“Rat-proof” works better if you close the door, Joel.

Off in a corner of my yard, between the back of the chicken yard and the chicken “processing” station, there’s a crappy little metal shed.
I hauled it in two years ago. Can you believe somebody wanted to throw it away?

Really? You can? Well I could too, but I still reacted with alacrity and greed: I not only took money to haul it off, but rather than tear it down I laboriously took it home intact, leveled a spot for it, and went to work making it light-tight and rat-proof. I use it for long term seasonal, flour and dog food storage, and until yesterday it worked quite well.

Yesterday, in the midst of an epochal windstorm, I transferred 30 pounds of flour out of its tub in the shed. In my hurry to get the hell done before a visit to Oz, I neglected to close the door.

A few hours later the boys and I went out for a walky. Ghost, who has provisionally forgiven me for being me without at all changing his plans to move out, became very interested in the shed’s open door. Good boy, Ghost. I went inside, shook a 50-pound sack of dog food, and was rewarded with the high-pitched panicked squeak of a packrat that just moments before had thought it had found the promised land. Dammit!

Well, it could have happened at a worse time. I had Little Bear right there on his long lead, so I encouraged him to come into the shed and explain some hard cold white pointy facts of life. He couldn’t get at the rat, of course, but the squeaking became truly heartfelt.

We went for our walky, that the rat might think it over and hopefully make the right choice. Then I got the boys squared away, went back out in the wind and pulled every little thing out of the shed. The rat had vacated, but I’d been planning to do that anyway.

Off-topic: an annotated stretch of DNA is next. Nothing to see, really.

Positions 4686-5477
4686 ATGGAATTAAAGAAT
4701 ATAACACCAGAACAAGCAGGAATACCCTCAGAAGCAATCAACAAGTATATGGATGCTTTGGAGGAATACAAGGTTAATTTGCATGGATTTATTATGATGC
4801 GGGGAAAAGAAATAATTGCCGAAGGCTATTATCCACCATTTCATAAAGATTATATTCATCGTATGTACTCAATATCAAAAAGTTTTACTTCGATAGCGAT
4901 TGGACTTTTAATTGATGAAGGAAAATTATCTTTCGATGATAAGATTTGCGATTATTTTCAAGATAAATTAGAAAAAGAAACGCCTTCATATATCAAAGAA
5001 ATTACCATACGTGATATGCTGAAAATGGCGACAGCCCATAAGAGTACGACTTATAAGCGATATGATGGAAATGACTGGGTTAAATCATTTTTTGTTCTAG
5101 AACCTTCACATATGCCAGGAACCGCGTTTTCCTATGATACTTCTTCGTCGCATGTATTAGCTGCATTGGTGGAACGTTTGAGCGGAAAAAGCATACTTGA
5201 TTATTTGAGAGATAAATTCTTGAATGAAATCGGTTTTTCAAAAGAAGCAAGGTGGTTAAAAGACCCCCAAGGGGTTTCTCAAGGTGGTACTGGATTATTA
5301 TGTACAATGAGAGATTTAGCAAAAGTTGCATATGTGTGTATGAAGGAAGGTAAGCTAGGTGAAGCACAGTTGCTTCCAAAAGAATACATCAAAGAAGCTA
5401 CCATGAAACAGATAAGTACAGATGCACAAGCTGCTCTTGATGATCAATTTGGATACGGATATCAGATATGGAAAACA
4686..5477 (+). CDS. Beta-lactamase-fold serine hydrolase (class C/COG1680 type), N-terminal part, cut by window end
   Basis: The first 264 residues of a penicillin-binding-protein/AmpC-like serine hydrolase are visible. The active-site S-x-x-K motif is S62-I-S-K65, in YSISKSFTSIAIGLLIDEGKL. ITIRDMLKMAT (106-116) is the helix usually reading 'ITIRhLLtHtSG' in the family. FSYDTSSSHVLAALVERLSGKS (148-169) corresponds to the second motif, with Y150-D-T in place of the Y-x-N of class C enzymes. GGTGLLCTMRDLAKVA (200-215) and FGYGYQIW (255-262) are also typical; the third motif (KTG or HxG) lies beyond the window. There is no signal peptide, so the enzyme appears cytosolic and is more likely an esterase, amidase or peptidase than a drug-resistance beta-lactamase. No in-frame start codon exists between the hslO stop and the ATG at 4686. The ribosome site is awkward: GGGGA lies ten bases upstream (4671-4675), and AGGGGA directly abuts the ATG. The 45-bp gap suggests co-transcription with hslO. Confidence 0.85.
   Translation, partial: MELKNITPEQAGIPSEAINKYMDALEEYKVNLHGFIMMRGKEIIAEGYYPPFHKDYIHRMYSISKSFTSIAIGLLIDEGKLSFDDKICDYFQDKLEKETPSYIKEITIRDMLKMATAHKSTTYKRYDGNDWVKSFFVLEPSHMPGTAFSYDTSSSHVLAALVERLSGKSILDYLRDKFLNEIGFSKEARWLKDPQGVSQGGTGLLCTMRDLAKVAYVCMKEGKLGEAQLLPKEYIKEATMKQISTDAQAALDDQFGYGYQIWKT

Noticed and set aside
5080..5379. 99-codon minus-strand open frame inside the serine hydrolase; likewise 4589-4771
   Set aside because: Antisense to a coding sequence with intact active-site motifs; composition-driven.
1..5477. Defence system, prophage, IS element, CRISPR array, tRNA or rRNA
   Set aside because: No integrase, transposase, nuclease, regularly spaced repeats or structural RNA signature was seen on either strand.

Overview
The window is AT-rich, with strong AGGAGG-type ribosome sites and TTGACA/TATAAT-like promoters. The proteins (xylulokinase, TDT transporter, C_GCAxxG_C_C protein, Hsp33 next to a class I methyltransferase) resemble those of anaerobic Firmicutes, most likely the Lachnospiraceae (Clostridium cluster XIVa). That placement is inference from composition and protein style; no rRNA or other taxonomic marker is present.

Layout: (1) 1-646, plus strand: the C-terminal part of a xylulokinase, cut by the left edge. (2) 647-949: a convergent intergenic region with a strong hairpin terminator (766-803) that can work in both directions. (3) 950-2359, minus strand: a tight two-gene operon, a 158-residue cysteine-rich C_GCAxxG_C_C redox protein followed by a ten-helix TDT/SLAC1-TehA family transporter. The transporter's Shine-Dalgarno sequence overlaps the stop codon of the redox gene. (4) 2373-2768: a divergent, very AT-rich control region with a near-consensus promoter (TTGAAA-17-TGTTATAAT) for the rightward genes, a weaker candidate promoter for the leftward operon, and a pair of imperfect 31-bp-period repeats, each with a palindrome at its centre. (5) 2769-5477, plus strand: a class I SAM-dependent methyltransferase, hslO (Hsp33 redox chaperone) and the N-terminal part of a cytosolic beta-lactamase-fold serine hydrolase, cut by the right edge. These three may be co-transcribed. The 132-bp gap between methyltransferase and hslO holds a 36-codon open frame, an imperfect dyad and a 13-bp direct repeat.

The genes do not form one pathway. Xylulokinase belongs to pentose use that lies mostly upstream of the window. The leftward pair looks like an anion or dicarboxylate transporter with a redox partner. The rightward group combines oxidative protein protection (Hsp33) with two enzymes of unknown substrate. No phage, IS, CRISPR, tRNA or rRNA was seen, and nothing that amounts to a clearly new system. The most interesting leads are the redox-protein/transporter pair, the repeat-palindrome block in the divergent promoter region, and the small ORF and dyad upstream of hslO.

“Long term seasonal storage” tends to include things it turns out you shouldn’t have been storing in the first place. Like, my fire-starting methods have changed in the past couple of winters so there’s really no need to take up space with a stack of paper and cardboard. And if I haven’t worn those five ragged sweatshirts in two years I’m not ever likely to. And do I really truly need four bags of cleaning rags? Anymore, I barely own that many guns. I even cast a skeptical eye on my old ALICE ruck and Camelback, but in the end they went back into the shed.

I was going to do it anyway and not in a windstorm, because I’ve been sorting through my winter stuff for storage. But the rat helped get me busy. So live long and prosper, Mr. Rat, just not on my dog food.

About Joel

You shouldn't ask these questions of a paranoid recluse, you know.
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3 Responses to “Rat-proof” works better if you close the door, Joel.

  1. MJR says:

    Damn things get in everywhere. Just the other day I was changing the cabin air filter on my 09 Toyota when two things happened. I pulled out the old filter to find all sorts of mice nest paraphernalia then a field mouse launched himself from behind where the filter was, landed on my lap then took off. Damn you can’t get that kind of excitement in the city.

  2. Joel says:

    MJR, my Former Neighbor J did mighty battle trying to keep mice out of the cabin filter of his new-model Toyota SUV. Finally had to find the intake, which was carefully hidden and not mentioned in any manual, it was like a state secret or something, and retrofit hardware cloth across it. That worked.

  3. MJR says:

    Hey Joel after this round of mouse hide and go seek, I saw a friend who is a lot more knowledgeable than I am and we retro fitted the intake with some wire mesh. All is good.

To the stake with the heretic!